On 11–12 November 2005, Bahrain hosted the Forum for the Future bringing together leaders from the Middle East and G8 countries to discuss political and economic reform in the region. [39]

The near total dominance of religious parties in elections has given a new prominence to clerics within the political system, with the most senior Shia religious leader, Sheikh Isa Qassim, playing what’s regarded as an extremely important role; according to one academic paper, “In fact, it seems that few decisions can be arrived at in Al Wefaq – and in the whole country, for that matter – without prior consultation with Isa Qassim, ranging from questions with regard to the planned codification of the personal status law to participation in elections.”[40]

In 2007, Al Wefaq-backed parliamentary investigations are credited with forcing the government to remove ministers who had frequently clashed with MPs: the Minister of Health, Dr Nada Haffadh (who was also Bahrain’s first ever female cabinet minister) and the Minister of Information, Dr Mohammed Abdulghaffar

People Population: 708,573
note: includes 235,108 non-nationals (July 2007 est.)
Age structure: 0-14 years: 26.9% (male 96,217/female 94,275)
15-64 years: 69.5% (male 284,662/female 207,555)
65 years and over: 3.7% (male 13,451/female 12,413) (2007 est.)
Median age: total: 29.7 years
male: 32.7 years
female: 26.1 years (2007 est.)
Population growth rate: 1.392% (2007 est.)
Birth rate: 17.53 births/1,000 population (2007 est.)
Death rate: 4.21 deaths/1,000 population (2007 est.)
Net migration rate: 0.6 migrant(s)/1,000 population (2007 est.)
Sex ratio: at birth: 1.03 male(s)/female
under 15 years: 1.021 male(s)/female
15-64 years: 1.372 male(s)/female
65 years and over: 1.084 male(s)/female
total population: 1.255 male(s)/female (2007 est.)
Infant mortality rate: total: 16.18 deaths/1,000 live births
male: 18.89 deaths/1,000 live births
female: 13.4 deaths/1,000 live births (2007 est.)
Life expectancy at birth: total population: 74.68 years
male: 72.18 years
female: 77.25 years (2007 est.)
Total fertility rate: 2.57 children born/woman (2007 est.)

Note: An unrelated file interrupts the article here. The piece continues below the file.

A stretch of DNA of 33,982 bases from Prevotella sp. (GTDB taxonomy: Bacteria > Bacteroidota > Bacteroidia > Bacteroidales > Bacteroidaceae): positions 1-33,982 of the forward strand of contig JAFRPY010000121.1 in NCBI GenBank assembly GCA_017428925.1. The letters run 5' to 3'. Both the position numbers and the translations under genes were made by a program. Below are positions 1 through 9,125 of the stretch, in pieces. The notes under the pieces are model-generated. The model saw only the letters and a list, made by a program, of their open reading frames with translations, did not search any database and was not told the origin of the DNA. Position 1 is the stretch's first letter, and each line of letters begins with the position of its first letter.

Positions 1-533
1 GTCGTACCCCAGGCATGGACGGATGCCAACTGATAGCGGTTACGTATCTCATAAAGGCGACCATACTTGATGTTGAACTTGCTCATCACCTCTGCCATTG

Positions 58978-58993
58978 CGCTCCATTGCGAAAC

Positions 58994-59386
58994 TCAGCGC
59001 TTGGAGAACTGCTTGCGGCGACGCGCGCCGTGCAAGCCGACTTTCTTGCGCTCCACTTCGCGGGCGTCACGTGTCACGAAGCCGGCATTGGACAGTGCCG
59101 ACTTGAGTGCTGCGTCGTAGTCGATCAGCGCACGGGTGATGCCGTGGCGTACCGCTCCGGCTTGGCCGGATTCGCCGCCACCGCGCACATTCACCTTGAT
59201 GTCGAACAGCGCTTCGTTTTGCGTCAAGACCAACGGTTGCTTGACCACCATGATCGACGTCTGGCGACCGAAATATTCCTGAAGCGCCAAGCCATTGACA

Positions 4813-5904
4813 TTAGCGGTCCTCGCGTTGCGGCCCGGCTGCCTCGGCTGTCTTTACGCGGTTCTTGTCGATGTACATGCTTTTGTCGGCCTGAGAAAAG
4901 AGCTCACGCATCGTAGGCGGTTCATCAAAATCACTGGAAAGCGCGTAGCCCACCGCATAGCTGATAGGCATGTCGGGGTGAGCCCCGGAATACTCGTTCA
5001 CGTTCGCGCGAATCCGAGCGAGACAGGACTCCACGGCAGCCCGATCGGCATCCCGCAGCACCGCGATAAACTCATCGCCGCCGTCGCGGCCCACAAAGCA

HIV/AIDS - adult prevalence rate: 0.2% (2001 est.)
HIV/AIDS - people living with HIV/AIDS: less than 600 (2003 est.)
HIV/AIDS - deaths: less than 200 (2003 est.)
Nationality: noun: Bahraini(s)
adjective: Bahraini
Ethnic groups: Bahraini 62.4%, non-Bahraini 37.6% (2001 census)
Religions: Muslim (Shi'a and Sunni) 81.2%, Christian 9%, other 9.8% (2001 census)
Languages: Arabic, English, Farsi, Urdu
Literacy: definition: age 15 and over can read and write
total population: 86.5%
male: 88.6%
female: 83.6% (2001 census)
Government Country name: conventional long form: Kingdom of Bahrain
conventional short form: Bahrain
local long form: Mamlakat al Bahrayn
local short form: Al Bahrayn
former: Dilmun
Government type: constitutional monarchy
Capital: name: Manama
geographic coordinates: 26 14 N, 50 34 E
time difference: UTC+3 (8 hours ahead of Washington, DC during Standard Time)
Administrative divisions: 5 governorates; Asamah, Janubiyah, Muharraq, Shamaliyah, Wasat
note: each governorate administered by an appointed governor
Independence: 15 August 1971 (from UK)
National holiday: National Day, 16 December (1971); note - 15 August 1971 was the date of independence from the UK, 16 December 1971 was the date of independence from British protection
Constitution: adopted 14 February 2002
Legal system: based on Islamic law and English common law; has not accepted compulsory ICJ jurisdiction
Suffrage: 20 years of age; universal
Executive branch: chief of state: King HAMAD bin Isa al-Khalifa (since 6 March 1999); Heir Apparent Crown Prince SALMAN bin Hamad (son of the monarch, born 21 October 1969)
head of government: Prime Minister KHALIFA bin Salman al-Khalifa (since 1971); Deputy Prime Ministers ALI bin Khalifa bin Salman al-Khalifa, MUHAMMAD bin Mubarak al-Khalifa, Jawad al-ARAIDH
cabinet: Cabinet appointed by the monarch
elections: none; the monarchy is hereditary; prime minister appointed by the monarch
Legislative branch: bicameral legislature consists of the Consultative Council (40 members appointed by the King) and the Council of Representatives or Chamber of Deputies (40 seats; members directly elected to serve four-year terms)
elections: Council of Representatives - last held November-December 2006 (next election to be held in 2010)
election results: Council of Representatives - percent of vote by party - NA; seats by party - al Wifaq (Shia) 17, al Asala (Sunni Salafi) 5, al Minbar (Sunni Muslim Brotherhood) 7, independents 11; note - seats by party as of February 2007 - al Wifaq 17, al Asala 8, al Minbar 7, al Mustaqbal (Moderate Sunni pro-government) 4, unassociated independents (all Sunni) 3, independent affiliated with al Wifaq (Sunni oppositionist) 1
Judicial branch: High Civil Appeals Court
Political parties and leaders: political parties prohibited but political societies were legalized per a July 2005 law
Political pressure groups and leaders: Shi'a activists fomented unrest sporadically in 1994-97 and have recently engaged in protests with occasional low-level violence; protests related to a host of issues, including the 2002 constitution, elections, unemployment, and release of detainees; Sunni Islamist legislators support a greater role for Shari'a in daily life; several small leftist and other groups are active